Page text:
A leading rugby nonprofit is looking to win corporate funding for its ambition of giving a ball to every registered teenage player.
Next week, the US Rugby Football Foundation intends to submit a proposal to the Pepsi Refresh Project in hopes of a $250,000 grant. The merits will be judged largely on whether the pitch is one of the top two vote getters in Pepsi's online pool, which will launch on August 1.
Present and past US coaches Eddie O'Sullivan, Tom Billups, and Jack Clark as well as at least nine Eagle captains have lined up in support of the 'Ball 4 All' idea.
The campaign underlines the nonprofit sector's role in American rugby. More than is commonly understood, the game relies on a variety organizations to resources and development opportunities.
Such institutions range from USRFF to public and private schools sponsoring teams as well as rugby summer camps, from for-profit entities such as the USA 7s to the US Olympic Committee, now taking a more active role with the inclusion of 7s in the summer games.
USRFF's goal is reminiscent of USARFU's recent program to provide jerseys for college teams. Boulder's initiative, disbanded after two seasons, was tied to the union's imperative to project a sponsor's message into the university environment while diverting some of the proceeds elsewhere.
'If we are fortunate to be one of the two organizations to receive the top award of $250,000, we will use every cent of that money to purchase balls so that every youth and high school player registered with US Rugby will receive their own ball,' USRFF executive director and past US captain Brian Vizard wrote in one letter rounding up support.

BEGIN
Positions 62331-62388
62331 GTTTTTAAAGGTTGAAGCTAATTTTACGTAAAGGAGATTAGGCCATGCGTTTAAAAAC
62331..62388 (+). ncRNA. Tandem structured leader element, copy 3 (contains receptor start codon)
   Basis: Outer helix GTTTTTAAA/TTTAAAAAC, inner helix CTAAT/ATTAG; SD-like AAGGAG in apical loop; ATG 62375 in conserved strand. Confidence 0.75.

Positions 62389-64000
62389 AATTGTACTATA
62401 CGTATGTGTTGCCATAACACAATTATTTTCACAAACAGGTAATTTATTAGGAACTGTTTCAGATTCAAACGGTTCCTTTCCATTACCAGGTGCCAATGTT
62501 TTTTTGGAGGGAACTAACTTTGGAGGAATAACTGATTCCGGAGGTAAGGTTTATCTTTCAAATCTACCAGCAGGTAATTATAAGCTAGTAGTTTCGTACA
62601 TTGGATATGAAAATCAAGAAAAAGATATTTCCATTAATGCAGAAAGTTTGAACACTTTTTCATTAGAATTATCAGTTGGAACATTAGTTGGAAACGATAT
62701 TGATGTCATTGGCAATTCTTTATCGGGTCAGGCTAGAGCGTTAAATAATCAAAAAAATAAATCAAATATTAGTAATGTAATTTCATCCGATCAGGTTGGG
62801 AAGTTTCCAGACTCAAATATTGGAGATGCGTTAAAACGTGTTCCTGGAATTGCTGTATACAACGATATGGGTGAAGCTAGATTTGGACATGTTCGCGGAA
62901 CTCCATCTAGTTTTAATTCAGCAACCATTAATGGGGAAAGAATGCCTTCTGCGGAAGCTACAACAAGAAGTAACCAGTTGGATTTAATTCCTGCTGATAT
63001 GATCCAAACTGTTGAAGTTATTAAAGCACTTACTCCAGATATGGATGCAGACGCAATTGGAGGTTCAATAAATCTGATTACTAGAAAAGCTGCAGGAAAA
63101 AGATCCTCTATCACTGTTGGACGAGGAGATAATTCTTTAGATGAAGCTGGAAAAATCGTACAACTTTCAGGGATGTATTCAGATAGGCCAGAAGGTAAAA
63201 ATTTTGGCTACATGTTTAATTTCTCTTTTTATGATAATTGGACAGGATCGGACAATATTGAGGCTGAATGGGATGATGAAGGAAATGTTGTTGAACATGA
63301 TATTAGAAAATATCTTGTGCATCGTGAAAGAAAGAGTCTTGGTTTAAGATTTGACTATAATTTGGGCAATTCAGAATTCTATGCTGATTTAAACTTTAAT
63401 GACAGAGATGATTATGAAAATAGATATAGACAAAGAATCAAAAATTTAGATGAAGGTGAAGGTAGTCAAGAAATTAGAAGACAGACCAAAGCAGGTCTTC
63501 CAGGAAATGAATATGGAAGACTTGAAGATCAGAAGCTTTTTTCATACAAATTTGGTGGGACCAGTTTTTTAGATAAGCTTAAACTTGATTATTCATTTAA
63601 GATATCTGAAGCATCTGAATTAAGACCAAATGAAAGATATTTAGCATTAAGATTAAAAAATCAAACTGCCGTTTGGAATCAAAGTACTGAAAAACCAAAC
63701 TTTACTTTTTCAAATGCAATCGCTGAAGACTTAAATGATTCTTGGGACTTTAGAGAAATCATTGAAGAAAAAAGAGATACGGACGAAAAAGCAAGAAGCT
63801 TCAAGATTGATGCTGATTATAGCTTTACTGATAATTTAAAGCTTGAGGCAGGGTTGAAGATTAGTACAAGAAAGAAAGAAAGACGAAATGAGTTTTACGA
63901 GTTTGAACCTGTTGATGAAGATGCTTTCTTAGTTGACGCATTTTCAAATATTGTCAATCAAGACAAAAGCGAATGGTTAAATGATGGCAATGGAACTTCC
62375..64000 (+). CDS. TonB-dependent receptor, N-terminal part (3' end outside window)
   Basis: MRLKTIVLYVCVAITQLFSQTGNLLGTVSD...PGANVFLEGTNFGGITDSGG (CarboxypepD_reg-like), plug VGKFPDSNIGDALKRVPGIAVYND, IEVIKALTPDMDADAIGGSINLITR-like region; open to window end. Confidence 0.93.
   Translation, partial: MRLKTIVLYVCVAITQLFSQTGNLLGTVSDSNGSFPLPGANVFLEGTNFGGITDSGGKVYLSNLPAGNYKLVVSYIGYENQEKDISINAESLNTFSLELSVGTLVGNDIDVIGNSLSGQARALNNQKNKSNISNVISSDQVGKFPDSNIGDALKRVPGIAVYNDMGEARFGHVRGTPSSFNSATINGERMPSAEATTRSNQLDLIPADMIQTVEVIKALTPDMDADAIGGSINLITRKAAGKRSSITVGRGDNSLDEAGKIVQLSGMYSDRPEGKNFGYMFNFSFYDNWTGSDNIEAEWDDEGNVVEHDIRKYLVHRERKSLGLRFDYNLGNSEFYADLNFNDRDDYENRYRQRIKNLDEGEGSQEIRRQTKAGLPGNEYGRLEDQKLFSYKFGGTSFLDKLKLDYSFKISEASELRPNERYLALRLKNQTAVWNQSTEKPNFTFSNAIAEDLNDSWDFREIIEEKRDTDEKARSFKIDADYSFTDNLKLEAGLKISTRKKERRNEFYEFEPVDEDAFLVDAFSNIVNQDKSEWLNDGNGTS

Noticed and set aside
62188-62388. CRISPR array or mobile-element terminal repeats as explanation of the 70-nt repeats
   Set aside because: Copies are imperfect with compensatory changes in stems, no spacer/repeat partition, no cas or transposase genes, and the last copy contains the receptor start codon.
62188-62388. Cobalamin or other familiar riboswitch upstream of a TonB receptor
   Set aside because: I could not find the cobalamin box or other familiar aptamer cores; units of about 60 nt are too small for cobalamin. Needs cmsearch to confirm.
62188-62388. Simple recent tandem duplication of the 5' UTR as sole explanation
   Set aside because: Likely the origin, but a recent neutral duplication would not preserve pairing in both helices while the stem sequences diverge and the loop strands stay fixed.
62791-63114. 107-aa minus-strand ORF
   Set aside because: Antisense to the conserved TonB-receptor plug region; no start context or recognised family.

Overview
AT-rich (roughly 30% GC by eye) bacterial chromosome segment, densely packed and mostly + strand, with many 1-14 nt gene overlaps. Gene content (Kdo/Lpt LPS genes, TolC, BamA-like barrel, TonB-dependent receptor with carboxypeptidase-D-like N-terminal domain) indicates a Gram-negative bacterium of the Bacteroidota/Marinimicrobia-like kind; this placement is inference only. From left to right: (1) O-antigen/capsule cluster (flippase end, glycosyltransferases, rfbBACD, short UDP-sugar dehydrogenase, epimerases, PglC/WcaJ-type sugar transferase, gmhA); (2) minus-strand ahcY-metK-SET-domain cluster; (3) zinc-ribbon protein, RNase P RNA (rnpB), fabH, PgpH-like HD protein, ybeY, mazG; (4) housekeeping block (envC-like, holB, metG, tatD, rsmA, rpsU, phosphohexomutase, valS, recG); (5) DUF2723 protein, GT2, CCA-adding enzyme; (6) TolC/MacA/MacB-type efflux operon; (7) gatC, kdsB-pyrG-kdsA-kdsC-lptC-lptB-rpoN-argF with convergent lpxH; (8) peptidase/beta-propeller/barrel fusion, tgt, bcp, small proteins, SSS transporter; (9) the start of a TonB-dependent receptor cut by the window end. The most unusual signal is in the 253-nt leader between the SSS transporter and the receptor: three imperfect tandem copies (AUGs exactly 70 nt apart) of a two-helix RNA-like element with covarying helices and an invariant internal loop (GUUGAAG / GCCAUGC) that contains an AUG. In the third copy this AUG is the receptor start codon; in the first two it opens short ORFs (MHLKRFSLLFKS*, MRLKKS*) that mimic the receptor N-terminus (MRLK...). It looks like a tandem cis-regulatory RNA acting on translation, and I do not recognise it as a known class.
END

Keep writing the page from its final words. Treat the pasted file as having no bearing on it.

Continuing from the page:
'Receiving the first ball I ever owned elevated my play as that ball rarely left my side for the next 10 years. I took that ball to school, to the store, in the car, on dates. I even slept with it. But the constant handling and kicking improved my overall game and helped me get to the top of US rugby,' the standout eightman said.
The Pepsi Refresh Project provides 32 organizations with cash awards each month. USRFF feels August is the optimum month to compete for top prize.
Tuesday's post incorrectly described the commercial basis of the Collegiate Championship Invitational: USA 7s paid for the tournament and NBC paid for television production and air time, and the two bodies collaborated on ad sales, which were used to cover costs. USA 7s broken even on the debut event, according to people familiar with the matter.
Also, I made a hash of the distinction between players registered in the 'competitive season' (i.e., September to August) and the calendar year. To date, the number of players registered in the soon-to-end competitive season is near to 93,000, and will top the 2008-09 cycle by approximately 11 percent, according to national office staff.